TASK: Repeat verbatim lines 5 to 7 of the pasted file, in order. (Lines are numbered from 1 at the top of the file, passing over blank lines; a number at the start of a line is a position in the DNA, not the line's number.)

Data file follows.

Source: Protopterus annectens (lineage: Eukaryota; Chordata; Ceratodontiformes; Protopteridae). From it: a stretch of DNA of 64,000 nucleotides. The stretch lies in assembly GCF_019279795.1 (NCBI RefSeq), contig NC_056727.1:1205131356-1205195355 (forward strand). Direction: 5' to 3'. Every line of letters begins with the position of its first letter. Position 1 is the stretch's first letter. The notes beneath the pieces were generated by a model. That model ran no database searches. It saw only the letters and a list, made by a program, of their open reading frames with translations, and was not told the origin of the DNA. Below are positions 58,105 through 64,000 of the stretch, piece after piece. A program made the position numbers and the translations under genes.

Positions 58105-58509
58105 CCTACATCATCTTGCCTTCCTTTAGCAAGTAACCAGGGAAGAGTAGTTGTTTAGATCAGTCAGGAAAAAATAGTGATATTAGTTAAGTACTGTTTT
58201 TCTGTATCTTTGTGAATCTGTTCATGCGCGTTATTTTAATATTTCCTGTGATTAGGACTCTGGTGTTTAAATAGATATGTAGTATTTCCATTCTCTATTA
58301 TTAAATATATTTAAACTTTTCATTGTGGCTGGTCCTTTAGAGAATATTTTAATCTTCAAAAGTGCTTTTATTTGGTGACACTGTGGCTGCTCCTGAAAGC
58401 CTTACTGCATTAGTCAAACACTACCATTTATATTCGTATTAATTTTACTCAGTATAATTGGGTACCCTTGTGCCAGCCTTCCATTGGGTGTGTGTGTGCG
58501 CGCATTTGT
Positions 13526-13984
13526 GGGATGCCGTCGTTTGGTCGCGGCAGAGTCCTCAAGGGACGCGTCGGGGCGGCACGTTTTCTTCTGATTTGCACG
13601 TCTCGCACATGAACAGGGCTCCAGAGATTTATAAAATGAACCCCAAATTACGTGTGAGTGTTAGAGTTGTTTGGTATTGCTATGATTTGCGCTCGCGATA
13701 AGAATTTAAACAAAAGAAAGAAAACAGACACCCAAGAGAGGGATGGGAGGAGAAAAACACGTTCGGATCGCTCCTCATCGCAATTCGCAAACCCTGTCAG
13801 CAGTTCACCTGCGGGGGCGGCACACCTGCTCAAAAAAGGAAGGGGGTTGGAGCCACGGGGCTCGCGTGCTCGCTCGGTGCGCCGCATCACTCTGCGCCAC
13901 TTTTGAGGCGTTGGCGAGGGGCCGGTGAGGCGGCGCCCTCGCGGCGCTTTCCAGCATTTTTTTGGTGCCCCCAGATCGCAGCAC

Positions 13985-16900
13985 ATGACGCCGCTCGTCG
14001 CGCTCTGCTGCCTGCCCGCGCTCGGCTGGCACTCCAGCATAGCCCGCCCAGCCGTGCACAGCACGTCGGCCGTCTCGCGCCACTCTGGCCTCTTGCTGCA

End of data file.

58301 TTAAATATATTTAAACTTTTCATTGTGGCTGGTCCTTTAGAGAATATTTTAATCTTCAAAAGTGCTTTTATTTGGTGACACTGTGGCTGCTCCTGAAAGC
58401 CTTACTGCATTAGTCAAACACTACCATTTATATTCGTATTAATTTTACTCAGTATAATTGGGTACCCTTGTGCCAGCCTTCCATTGGGTGTGTGTGTGCG
58501 CGCATTTGT